Hours of crouching over your mobile phone sending text messages can kill - that's the warning from British chiropractors.
Hong Kong chiropractors were a little skeptical of the shorter life expectancy but agreed that prolonged poor posture is bad for health.
The UK-based United Chiropractic Association said the hunching posture can cause breathing problems, leading to cardiovascular issues later in life and a higher risk of death.
Its study also suggests a possible link between forward leaning postures that people use while texting, going online, sending e-mails and playing video games with hyperkyphosis, pulmonary disease and cardiovascular problems.
It explains that when people drop their heads and round their shoulders while looking at a phone or a tablet, it is harder for them to take a full breath because of the restriction to their muscles. In addition, the ribs cannot move properly so the heart and lungs cannot function to their full effectiveness.
The UCA said that it is only in later years that the effects can seriously affect the quality of life.
This has increased fears that younger people, who are society's biggest users of smartphones and tablets, could be knocking years off their life expectancy.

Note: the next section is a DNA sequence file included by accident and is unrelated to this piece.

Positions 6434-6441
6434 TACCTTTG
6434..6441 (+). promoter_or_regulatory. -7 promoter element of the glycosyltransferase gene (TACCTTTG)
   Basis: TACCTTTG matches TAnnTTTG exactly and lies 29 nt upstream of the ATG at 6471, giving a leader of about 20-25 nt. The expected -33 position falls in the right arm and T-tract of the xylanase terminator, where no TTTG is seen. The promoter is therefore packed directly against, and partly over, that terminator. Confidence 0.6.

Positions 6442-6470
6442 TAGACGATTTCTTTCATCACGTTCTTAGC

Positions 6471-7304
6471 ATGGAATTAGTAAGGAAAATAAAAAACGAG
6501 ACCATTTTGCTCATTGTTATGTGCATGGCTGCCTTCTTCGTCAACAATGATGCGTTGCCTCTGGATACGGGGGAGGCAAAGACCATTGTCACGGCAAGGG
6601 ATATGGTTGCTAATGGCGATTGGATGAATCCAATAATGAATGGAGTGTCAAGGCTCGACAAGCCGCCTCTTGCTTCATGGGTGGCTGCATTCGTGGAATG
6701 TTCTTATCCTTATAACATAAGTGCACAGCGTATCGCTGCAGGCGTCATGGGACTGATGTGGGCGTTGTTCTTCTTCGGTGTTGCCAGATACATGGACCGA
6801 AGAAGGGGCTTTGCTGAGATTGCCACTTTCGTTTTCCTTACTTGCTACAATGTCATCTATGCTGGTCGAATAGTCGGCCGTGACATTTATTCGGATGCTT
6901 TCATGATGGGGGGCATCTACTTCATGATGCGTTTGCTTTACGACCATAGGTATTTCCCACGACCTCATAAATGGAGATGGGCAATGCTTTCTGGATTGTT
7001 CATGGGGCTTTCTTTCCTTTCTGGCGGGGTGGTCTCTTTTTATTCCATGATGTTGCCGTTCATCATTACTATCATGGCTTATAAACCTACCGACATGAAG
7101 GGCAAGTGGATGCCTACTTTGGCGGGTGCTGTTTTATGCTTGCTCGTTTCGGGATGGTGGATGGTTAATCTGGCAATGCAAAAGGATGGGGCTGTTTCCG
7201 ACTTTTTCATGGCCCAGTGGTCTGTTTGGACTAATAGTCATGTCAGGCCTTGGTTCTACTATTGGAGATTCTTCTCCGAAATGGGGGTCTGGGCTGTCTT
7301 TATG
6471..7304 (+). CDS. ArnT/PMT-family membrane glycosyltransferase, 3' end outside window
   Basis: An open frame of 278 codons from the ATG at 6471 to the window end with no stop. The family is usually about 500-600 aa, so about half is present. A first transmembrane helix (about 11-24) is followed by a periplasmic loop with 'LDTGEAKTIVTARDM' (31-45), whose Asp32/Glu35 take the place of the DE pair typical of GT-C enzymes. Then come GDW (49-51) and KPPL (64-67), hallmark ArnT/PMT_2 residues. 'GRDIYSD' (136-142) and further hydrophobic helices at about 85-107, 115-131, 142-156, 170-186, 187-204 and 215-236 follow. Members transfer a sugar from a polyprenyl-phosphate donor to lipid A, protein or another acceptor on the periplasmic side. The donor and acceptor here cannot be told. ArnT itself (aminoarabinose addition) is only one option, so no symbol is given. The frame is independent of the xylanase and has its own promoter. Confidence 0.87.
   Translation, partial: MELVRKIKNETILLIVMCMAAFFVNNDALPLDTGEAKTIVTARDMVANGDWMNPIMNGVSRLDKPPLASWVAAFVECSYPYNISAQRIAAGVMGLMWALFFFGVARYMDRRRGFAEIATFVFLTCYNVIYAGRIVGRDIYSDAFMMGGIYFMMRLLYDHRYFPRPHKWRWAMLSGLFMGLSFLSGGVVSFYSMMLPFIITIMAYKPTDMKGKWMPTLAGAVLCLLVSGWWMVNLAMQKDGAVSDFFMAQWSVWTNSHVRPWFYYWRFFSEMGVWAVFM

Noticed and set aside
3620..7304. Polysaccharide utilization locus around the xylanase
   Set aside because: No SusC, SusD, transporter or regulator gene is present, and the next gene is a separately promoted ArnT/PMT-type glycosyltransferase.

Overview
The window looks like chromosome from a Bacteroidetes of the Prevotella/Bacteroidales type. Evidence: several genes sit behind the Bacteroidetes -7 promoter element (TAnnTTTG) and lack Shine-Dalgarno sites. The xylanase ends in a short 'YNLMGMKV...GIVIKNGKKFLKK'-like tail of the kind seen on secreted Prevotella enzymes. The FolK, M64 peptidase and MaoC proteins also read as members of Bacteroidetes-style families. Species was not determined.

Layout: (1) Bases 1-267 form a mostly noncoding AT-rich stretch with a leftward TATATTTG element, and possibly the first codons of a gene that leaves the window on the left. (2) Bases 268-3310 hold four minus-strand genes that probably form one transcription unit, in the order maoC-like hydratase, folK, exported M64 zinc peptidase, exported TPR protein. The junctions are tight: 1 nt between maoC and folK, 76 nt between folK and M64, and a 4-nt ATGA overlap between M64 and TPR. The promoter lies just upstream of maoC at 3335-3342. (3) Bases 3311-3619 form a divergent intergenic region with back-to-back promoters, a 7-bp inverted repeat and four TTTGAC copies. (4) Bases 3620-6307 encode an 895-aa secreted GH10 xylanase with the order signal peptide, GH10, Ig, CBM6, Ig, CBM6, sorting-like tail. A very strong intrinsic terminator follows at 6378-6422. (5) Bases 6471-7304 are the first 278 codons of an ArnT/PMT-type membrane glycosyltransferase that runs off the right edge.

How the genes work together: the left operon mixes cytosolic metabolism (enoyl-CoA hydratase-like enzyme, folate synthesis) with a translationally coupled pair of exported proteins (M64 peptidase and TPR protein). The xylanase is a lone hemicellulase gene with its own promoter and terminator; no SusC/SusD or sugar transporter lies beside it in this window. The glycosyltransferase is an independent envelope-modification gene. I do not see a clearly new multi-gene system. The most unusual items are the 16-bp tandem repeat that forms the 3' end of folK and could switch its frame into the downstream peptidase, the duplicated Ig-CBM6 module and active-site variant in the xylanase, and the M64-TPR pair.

Experts in Hong Kong have reservations about the loss of life expectancy but agree that there will be negative affects on one's health.
William Ngai Yiu-hing, specialist in orthopedics and traumatology, said hunching postures over a long period of time may indirectly shorten life expectancy.
"Prolonged pain in the neck and body could cause depression which, in turn, could be a vicious circle," he said. "Such people would be less interested in other things, including doing physical exercise. More diseases can then emerge due to a lack of exercise, such as high blood pressure."
Ngai also estimated that the number of patients seeking treatment for pain has risen by 50 percent since the 1980s.
"I believe this is due to the rapid development in technology, and it has become more popular to use smartphones on the go," he said.
He advised smartphone and tablet users to do stretching exercises every hour and to use their devices for only up to two hours a day.
Chiropractor Alex Tsang Sai-chong said it is difficult to draw a strong conclusion that hunching postures will increase the mortality rate in the elderly.
"What is clear though is that our modern lifestyle has caused an increased tendency for forward slumped postures," he said. "This can be, and has been, attributed to prolonged sitting at a computer or using a handheld device."